John Doman, who plays our Caesar, also played Bill Rawls on The Wire. That’s another one where he hadn’t been cast yet, but John Gonzalez, who wrote that character, really had Rawls in mind, so he was over the moon when we cast Doman as Caesar. [Doman] had some tongue-twisters, because there’s some Latin, so that was not easy.
Zach Levi as Arcade
Zach was another one with some Latin lines, but he totally pulled it off. He was cast fairly early, and his character was also written for him. He’s great to work with, and was really happy, because he’s a big gamer.
Kris Kristofferson as Chief Hanlon
He’s playing the head of the [New California Republic] Rangers, who is this grizzled old guy that’s at the end of his career and has become very introspective. Kris Kristofferson brought so much to that character. First of all he was a Ranger. He actually flew helicopters in Vietnam. He’s been in the military, he knows a lot of people in the military – he brought all of that to the character. This guy Kris plays, he’s got the weight of the world on his shoulders, and he doesn’t like the way things are going. It’s a great performance.
Ron Perlman as the Narrator
He certainly knows what he’s reading at this point. The thing about Ron Perlman is that he does a lot of VO, he does books on tape. He’ll show up and just read; he’s that good. You can put anything in front of him and just sit back and listen.
Danny Trejo as Raul the Ghoul
Danny Trejo is a very down to earth, nice guy. Just before we started recording the session someone asked me if we were going to do any modulation on his voice because he’s playing Raul the Ghoul. But Danny Trejo naturally speaks that way; that’s Danny Trejo’s voice. He actually didn’t need any modulation; his voice, his instrument just has so much meat behind it that it’s amazing to hear him talk. And, he loved playing his character.
Michael Dorn as Marcus
We did bring back Michael Dorn, who is voicing the character Marcus, originally from Fallout 2. Michael’s voice has changed, but that’s what we had hoped for because Marcus has aged as well.
Michael Dorn has done lots of VO work, lots of cartoon work, lots of video games, lots of Klingon work. I should confess, I am a very big Star Trek fan. If it were up to me, this entire cast would be comprised of not just Star Trek, but Deep Space Nine characters. Of the actors we’ve announced, we have three, but that’s not even the whole number – if you look at the entire cast, we’re up to double digits.
Here’s the thing though, casting all those actors wasn’t intentional; I discovered through the process of casting that Star Trek is to Los Angeles what Law and Order is to New York. If you’re in New York and you go to a Broadway show and open the playbill every actor in there has appeared on Law and Order, and it’s because there’s such a need for actors on those shows. At its peak, most of those actors in LA appeared on Star Trek. The King, our Elvis impersonator in the game, was a Jem’Hadar on Deep Space Nine — James Horan, phenomenal actor.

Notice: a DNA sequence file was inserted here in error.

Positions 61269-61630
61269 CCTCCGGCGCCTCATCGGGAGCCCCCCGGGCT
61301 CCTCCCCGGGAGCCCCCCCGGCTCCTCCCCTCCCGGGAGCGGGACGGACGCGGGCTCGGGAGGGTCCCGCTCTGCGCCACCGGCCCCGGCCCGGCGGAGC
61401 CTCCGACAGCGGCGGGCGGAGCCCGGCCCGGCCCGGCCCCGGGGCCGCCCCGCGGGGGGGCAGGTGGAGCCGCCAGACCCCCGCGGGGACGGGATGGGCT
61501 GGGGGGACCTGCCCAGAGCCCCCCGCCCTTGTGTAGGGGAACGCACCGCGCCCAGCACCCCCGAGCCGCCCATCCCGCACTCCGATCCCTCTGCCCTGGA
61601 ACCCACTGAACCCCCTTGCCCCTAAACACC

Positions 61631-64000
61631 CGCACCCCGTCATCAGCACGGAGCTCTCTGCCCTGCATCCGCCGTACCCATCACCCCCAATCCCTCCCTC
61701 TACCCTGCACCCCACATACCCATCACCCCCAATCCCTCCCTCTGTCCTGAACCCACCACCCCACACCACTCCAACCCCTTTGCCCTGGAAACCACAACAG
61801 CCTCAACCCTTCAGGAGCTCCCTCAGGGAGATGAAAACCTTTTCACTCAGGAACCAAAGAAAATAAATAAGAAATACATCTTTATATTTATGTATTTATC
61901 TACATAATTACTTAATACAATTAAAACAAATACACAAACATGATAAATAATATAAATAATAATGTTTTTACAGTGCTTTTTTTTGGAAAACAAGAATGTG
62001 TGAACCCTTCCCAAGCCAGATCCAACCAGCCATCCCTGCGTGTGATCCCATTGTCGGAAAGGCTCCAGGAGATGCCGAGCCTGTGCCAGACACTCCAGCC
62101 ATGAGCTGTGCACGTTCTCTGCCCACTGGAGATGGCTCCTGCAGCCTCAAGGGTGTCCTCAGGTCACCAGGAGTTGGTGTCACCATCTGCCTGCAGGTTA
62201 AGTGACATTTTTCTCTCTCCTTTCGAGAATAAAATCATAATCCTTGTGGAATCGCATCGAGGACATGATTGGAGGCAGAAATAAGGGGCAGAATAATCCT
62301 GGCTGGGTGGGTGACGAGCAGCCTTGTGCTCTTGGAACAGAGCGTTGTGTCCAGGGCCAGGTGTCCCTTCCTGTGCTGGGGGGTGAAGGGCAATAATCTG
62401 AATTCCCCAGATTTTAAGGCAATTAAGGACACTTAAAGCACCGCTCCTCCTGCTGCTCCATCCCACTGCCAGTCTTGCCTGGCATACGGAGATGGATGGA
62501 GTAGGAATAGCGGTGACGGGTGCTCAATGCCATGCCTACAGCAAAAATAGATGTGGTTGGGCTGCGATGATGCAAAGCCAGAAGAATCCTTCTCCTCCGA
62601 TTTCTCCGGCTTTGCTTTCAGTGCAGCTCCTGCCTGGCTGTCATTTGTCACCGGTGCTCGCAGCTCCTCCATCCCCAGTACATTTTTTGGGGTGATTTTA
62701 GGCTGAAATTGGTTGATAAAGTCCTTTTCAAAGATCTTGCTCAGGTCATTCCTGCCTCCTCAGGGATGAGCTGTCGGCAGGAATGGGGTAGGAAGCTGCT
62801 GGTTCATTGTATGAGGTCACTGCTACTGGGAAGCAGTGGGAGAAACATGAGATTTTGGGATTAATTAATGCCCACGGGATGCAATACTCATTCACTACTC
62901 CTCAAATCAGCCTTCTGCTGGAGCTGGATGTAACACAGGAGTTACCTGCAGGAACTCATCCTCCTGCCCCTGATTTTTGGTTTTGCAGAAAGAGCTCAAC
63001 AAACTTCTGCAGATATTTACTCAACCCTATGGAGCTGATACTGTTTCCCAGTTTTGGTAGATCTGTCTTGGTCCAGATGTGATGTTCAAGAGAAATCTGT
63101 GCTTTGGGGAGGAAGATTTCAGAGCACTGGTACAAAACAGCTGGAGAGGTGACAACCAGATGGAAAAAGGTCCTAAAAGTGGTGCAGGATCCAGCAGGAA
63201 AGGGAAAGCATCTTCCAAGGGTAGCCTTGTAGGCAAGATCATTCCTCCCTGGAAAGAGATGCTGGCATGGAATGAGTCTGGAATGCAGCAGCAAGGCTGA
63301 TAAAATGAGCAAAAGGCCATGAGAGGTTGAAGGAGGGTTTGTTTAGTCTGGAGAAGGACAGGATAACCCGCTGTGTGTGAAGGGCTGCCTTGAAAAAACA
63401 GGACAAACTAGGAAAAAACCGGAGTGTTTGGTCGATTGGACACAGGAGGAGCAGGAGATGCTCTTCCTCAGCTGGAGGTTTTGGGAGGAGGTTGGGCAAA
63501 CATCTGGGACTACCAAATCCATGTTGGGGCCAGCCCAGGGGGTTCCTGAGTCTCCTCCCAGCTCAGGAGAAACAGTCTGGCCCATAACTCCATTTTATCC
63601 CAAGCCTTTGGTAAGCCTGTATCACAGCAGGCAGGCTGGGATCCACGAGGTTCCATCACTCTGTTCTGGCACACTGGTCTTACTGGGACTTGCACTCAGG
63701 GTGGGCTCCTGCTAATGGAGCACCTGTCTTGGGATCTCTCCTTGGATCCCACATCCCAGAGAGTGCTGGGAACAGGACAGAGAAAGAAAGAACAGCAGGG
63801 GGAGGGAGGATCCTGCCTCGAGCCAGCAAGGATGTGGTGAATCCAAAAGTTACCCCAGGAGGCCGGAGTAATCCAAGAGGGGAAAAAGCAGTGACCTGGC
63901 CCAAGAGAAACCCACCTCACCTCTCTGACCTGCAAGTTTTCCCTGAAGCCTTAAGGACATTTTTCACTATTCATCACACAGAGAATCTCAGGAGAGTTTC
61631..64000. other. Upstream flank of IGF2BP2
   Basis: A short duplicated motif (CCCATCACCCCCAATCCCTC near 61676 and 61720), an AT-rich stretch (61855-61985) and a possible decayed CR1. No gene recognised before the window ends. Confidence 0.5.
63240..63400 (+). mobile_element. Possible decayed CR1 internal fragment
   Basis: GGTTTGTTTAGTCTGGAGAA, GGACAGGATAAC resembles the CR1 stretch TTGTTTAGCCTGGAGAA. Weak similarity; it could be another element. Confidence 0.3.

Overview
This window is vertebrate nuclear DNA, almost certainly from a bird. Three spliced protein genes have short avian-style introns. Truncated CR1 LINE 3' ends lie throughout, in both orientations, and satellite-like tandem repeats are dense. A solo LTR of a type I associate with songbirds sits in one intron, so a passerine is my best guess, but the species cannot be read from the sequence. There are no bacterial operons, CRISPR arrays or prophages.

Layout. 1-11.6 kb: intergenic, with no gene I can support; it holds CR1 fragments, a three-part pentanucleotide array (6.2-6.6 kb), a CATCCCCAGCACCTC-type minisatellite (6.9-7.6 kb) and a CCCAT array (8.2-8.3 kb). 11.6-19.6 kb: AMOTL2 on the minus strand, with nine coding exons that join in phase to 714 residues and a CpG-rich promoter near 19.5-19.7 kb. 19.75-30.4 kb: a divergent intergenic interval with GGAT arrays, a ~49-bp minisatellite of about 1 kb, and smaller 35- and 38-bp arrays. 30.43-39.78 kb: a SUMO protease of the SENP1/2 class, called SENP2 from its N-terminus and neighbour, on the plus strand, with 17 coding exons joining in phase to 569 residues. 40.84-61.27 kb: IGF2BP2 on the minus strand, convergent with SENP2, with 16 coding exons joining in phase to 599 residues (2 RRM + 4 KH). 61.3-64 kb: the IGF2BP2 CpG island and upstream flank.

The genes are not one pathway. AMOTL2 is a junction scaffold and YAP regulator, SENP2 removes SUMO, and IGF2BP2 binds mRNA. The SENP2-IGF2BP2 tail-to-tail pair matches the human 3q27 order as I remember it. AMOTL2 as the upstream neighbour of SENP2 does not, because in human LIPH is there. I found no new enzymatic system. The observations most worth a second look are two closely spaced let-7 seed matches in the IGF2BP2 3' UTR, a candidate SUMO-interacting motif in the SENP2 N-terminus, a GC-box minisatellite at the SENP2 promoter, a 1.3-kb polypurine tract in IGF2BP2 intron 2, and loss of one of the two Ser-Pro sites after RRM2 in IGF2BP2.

The VATS Pack
We do have a very large cast simply because we had 65,000 lines of voiceover dialogue, which is significantly more than Fallout 3. We have a lot of alternate versions of the same lines because the player can align themselves with any one of three main factions, and their decisions completely change the storyline. If the player is male, if the player is female — there are a million variations on every line.
We did all of our voiceover recording in LA, so we had access to a pool of very experienced voiceover talent, which was great. I have nothing but respect for voiceover actors. It is hard work, and especially tough for a game like this. We had one role where we had 1800 pages of dialogue. Not lines – 1800 pages.
One person who we worked with is Yuri Lowenthal, who literally wrote the book on video game VO – he actually wrote a book on voice acting for video games. Another session I got a kick out of was Jason Spisak. He plays Vulpes Inculta, one of the members of Caesar’s Legion. Vulpes is a very dark character; a very dark character. He’s talking about horrible things he’s doing to people, like burning people alive – and inbetween takes, Jason Spisak is doing shtick, because he’s a really funny guy. But the results are just great, because he read his lines in this evil, flat tone.
We worked with the great Fred Tatasciore, who is revered among VO actors. He’s done the voice of The Hulk like ten times. In New Vegas he voices Tabitha, the cross-dressing super mutant, as well as Rhonda, Tabitha’s other personality. He’s one of those guys that you can tell to change the tone of a voice by 3%, and he can do it. It’s like a workout for this guy — he was drenched in sweat afterwards, he really got into it. He’s just amazing. Great to work with.
Another actress we worked with was Andrea Thompson. She was on Babylon 5 and NYPD Blue, but more relevant to us, she was a CNN Headline News anchor. What was great about her is that she has the ability to read anything cold, because she did headline news. I was talking with her, and she told me it’s just a skill you develop when you’re doing eight hours of live television a day. You could hand her a phonebook and she would read it, and it would sound like the most natural thing in the world. It was really fun to work with somebody who was that good.